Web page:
Fracking has been in and out of headlines across the country, but the newest information surrounding the controversial process is how it could damage Wisconsin workers' health. Any time someone sustains a work injury, it can result in hospitalization, but fracking appears to damage someone's health over the long term. This type of work injury can be concerning, especially since the sands from fracking contain a component long linked to silicosis and lung cancer.
Fracking involves blasting water, chemicals and silica sand into bedrock in an effort to release natural gas. Now that natural gas supply is meeting the demand and has saved Americans countless dollars in energy savings, it seems to be coming at a high cost. Health concerns have arisen now about the process including metal contamination of resident's drinking water and the exhaust being pumped in the air. While this could pose a hazard to residents around fracking sites, the employees involved in the process may be more at risk because of their close proximity.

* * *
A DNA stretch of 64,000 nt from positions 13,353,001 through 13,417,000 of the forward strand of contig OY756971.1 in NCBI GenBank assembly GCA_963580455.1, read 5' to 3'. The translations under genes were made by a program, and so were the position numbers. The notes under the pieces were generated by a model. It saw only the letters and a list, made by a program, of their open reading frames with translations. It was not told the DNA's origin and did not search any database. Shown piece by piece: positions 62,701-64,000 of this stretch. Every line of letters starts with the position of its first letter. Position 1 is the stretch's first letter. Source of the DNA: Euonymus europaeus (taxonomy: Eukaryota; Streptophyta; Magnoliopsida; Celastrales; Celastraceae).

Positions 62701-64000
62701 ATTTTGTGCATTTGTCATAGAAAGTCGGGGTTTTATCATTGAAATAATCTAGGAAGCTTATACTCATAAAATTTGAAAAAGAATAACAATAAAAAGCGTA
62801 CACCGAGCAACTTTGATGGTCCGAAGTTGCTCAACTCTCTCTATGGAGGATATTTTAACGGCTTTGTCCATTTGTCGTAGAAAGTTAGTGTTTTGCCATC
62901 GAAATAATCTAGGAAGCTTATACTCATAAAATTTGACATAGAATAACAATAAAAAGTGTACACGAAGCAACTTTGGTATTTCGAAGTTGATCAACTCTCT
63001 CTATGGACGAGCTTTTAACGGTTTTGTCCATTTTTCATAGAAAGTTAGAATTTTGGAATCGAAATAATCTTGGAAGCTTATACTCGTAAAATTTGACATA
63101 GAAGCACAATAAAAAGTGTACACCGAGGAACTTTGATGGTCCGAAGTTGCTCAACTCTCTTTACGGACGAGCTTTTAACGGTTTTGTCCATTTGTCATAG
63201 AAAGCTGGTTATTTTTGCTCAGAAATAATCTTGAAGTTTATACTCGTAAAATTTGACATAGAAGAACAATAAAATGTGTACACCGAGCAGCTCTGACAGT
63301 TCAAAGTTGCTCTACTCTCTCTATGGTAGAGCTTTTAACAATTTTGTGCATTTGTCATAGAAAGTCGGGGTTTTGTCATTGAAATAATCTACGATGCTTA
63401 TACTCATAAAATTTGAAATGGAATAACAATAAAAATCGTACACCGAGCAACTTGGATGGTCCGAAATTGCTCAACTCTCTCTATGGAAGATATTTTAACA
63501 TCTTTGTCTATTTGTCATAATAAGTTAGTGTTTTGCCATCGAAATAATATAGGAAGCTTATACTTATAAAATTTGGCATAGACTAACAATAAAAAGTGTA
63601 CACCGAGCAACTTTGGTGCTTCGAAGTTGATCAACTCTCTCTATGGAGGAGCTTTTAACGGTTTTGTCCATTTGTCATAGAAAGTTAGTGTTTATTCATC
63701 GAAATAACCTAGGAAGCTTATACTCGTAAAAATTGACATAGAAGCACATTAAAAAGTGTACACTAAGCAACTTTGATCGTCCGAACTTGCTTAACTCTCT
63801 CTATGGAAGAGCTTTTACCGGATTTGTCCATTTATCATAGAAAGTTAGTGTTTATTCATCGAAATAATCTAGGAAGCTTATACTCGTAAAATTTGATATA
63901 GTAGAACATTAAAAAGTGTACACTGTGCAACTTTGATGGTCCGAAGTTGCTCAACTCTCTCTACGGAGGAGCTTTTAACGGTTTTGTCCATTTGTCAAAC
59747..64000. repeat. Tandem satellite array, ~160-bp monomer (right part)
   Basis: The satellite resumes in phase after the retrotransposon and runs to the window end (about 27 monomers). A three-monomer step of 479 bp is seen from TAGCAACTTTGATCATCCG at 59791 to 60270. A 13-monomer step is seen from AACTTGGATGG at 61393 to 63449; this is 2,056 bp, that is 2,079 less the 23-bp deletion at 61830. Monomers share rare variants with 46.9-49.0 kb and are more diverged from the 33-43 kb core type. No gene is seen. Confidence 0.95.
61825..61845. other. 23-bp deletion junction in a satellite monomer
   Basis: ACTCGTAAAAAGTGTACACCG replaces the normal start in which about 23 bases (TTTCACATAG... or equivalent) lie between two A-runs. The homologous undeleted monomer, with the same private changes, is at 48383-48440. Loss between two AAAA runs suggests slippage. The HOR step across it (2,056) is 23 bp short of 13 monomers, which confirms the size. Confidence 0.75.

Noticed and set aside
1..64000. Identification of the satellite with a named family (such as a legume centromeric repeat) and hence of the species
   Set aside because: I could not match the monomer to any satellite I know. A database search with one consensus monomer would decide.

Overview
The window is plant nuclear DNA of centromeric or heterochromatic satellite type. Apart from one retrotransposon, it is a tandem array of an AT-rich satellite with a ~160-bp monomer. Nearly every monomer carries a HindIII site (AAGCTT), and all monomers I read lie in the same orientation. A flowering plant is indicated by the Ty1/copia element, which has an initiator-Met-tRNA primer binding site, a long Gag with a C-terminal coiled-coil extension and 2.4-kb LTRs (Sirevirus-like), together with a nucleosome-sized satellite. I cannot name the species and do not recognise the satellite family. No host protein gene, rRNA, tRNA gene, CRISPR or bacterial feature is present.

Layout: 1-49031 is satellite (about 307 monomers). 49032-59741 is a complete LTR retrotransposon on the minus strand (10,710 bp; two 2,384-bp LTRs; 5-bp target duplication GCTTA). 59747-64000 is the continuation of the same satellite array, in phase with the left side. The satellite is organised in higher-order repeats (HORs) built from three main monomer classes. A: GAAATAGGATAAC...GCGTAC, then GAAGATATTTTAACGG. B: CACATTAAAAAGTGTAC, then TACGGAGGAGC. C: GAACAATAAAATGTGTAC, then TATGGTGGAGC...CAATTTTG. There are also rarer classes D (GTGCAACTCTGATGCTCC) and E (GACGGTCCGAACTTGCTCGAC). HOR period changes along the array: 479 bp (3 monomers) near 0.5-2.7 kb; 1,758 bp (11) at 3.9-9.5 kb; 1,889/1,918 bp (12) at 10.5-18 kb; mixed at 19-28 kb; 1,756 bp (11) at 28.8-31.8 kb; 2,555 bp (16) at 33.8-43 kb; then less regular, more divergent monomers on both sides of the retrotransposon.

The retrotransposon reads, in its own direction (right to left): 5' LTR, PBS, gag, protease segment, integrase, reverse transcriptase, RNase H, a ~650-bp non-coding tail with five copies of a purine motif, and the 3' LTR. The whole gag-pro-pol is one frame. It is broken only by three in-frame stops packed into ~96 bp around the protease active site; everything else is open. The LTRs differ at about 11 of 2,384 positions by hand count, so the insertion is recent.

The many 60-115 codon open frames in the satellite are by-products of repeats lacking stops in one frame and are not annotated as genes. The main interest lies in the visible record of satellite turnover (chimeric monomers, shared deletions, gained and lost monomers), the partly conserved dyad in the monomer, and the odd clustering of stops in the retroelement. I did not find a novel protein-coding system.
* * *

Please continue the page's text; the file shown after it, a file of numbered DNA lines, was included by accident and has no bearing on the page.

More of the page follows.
When the National Institute for Occupational Safety and Health stepped in and monitored worker's exposure to silica, they found disturbing results. 79 percent of air samples that came in showed that workers were exposed to 10 times more silica than recommended. One result showed 137 times the amount labeled as safe. A senior industrial hygienist with the organization called the findings an 'occupational hazard of antiquity.'
Silicosis is a condition that can take decades to appear and once it is found, the condition cannot be cured. It is also a progressive disease and the effects are irreversible. OSHA has issued no statement on whether new regulations will be devised due to these disturbing findings. Wisconsin workers suffering from a work injury involving fracking dust and who are now experiencing health troubles may be entitled to workers' compensation benefits. Knowing one's legal rights can help an employee receive the benefits they are entitled to under the state law.
Source: Huffington Post, "Fracking Sand May Pose Health Hazard To Workers, Residents," Lynne Peeples, Nov. 16, 2012